Waipio Valley Road: Hiking the Steepest Street in the World

The beautiful yet strenuous Muliwai Trail, located on Hawai‘i Island, provides a serious challenge — and stellar views — along one of its steepest stretches.

I always thought childbirth would be the hardest thing I’d ever do in life. But then I hiked part of the Muliwai Trail on Hawaii Island.

The strenuous trail, located in the Waipio Valley, is so challenging because of its extreme vertical slope. But tackling it was an incredibly rewarding experience in one of the most breathtaking places in the world.

Making Way on the Muliwai Trail

Before arriving on Hawai‘i Island with friends, I had envisioned spending four days lounging on the beach, sipping mai tais and tackling all the books I’d been meaning to read. But my friends had different plans: our four days would be a nonstop adventure around the island, including a truly epic hike.

One day, after feasting on a breakfast of malasadas (Hawaiian doughnuts), we were ready to get our hiking on. We started at the Waipio Valley Lookout, a giant bluff overlooking the Pacific Ocean with the plush green valley stretching below. The landscape was so stunning, it looked fake.

My friends had described the section of the Muliwai Trail we were going to walk as “hard, but totally doable.” Living in Los Angeles, I’m no stranger to hiking trails, but my motto is “the easier the trail the better.” I was relieved to learn that the hike was only 1.5 miles long, but then I saw the path we’d be traveling, and my relief turned to shock. That 1.5-mile road, though short, happened to be one of the steepest streets in the world, with select stretches hitting a 30-percent grade.

Quick Tip:

Make sure to pack lots of water, sunscreen and snacks. There is nowhere on the trail to buy supplies along the way.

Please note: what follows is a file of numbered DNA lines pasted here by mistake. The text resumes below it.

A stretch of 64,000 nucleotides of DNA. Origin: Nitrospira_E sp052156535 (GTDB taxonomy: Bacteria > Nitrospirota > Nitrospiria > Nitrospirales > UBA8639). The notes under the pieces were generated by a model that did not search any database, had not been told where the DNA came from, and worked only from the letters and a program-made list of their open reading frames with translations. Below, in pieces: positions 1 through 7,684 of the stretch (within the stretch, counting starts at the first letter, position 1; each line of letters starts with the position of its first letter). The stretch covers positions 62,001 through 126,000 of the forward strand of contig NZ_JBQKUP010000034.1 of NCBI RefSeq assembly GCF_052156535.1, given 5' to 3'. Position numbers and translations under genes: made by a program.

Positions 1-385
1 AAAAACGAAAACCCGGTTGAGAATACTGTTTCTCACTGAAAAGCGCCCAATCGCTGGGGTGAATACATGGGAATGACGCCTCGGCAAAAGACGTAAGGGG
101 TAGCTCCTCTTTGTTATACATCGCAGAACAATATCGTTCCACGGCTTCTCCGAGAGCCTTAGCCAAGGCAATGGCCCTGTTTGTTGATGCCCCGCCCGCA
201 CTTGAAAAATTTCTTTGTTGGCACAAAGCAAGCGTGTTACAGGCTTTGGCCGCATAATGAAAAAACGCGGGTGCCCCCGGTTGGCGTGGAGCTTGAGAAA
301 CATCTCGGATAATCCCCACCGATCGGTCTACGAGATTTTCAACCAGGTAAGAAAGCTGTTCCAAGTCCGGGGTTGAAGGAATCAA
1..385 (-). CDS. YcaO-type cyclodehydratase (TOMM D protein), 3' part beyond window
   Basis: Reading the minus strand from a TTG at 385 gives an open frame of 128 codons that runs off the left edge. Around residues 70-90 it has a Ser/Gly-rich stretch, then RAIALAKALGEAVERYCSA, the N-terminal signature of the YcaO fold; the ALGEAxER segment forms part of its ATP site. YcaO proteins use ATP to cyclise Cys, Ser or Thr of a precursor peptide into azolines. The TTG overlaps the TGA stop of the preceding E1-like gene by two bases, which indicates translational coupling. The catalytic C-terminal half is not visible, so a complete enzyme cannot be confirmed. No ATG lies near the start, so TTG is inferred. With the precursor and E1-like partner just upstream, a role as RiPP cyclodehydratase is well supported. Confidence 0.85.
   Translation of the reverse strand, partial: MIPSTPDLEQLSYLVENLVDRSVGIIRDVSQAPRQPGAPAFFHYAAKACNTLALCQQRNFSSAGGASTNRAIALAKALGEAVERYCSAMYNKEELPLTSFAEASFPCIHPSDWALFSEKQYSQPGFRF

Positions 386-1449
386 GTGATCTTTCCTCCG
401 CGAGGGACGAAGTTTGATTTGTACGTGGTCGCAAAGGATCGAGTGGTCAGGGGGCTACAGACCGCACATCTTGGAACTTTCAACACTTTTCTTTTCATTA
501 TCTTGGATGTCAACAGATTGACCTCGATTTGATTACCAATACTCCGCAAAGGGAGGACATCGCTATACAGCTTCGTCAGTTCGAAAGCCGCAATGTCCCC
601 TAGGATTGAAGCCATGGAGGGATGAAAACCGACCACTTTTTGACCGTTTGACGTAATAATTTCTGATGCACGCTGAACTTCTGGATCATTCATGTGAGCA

Slow and Steady

Considering the steepness, it is impossible to go down the road at a fast speed; each step must be deliberate and taken with a degree of caution. (I wore my old gym sneakers, though proper hiking boots would have come in handy.) But going slowly gave us time to appreciate our surroundings. As we made our way down, the scenery got greener with each stride. It felt as if we were descending deeper and deeper into nature, leaving behind the hustle and bustle of city life.

When we arrived at the bottom of the valley, we caught our breath and immediately began to explore the land. The black-sand beach, surrounded by a forest of large, sturdy trees, glistened as ocean waves rolled in. Off in the far distance was Hi‘ilawe Falls, one of the tallest waterfalls in the state. But the coolest sight I encountered was the wild horses roaming free. These gentle, majestic creatures hung out on the beach, minding their own business as tourists visited their home. I couldn’t help but think how lucky they are to have the most gorgeous address on earth.

Quick Tip:

If you’re not a hiker, the Waipio Valley Lookout is worth a visit. Your Instagram followers will thank you for filling their feeds with sublime eye candy.

The Final Stretch

The Muliwai Trail continues for another 7.7 miles (15.3 miles round trip, 19 miles if you start from the Waipio Valley Lookout) and leads farther into the Waimanu Valley. Many hikers camp along the way; however, my friends and I hadn’t planned an overnight stay, so we turned around and headed back up the steep path.

The way down was tough, but the way up was ten times harder. So grueling, in fact, that I had to stop and rest often. (Only cars with four-wheel drive are allowed on the road — vehicles with anything less would never be able to make the trip.) It took about 30 minutes to ascend the path.

When I reached the top, back at the Waipio Valley Lookout, I was greeted once again by the amazing view. I could barely believe I had traveled all those steep steps. It might’ve been a challenge, but I did it. And I’d do it again in a heartbeat.


Where to Stay:Marriott’s Waikoloa Ocean Club

Jeanne L. is a writer living in Los Angeles, California.